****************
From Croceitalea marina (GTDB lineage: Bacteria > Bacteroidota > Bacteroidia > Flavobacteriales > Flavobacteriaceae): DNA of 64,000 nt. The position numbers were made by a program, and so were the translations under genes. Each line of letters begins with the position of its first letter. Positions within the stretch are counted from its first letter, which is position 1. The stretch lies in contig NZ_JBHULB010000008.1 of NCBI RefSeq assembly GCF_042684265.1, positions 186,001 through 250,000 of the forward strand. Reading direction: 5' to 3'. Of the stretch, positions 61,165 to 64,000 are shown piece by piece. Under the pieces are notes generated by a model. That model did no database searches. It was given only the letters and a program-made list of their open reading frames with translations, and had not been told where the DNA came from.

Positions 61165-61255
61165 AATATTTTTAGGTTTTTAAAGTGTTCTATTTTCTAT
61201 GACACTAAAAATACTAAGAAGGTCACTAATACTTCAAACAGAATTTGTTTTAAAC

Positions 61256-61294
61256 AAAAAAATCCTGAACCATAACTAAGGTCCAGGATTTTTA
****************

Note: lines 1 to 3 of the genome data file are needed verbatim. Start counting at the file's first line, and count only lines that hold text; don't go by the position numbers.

From Croceitalea marina (GTDB lineage: Bacteria > Bacteroidota > Bacteroidia > Flavobacteriales > Flavobacteriaceae): DNA of 64,000 nt. The position numbers were made by a program, and so were the translations under genes. Each line of letters begins with the position of its first letter. Positions within the stretch are counted from its first letter, which is position 1. The stretch lies in contig NZ_JBHULB010000008.1 of NCBI RefSeq assembly GCF_042684265.1, positions 186,001 through 250,000 of the forward strand. Reading direction: 5' to 3'. Of the stretch, positions 61,165 to 64,000 are shown piece by piece. Under the pieces are notes generated by a model. That model did no database searches. It was given only the letters and a program-made list of their open reading frames with translations, and had not been told where the DNA came from.

Positions 61165-61255
61165 AATATTTTTAGGTTTTTAAAGTGTTCTATTTTCTAT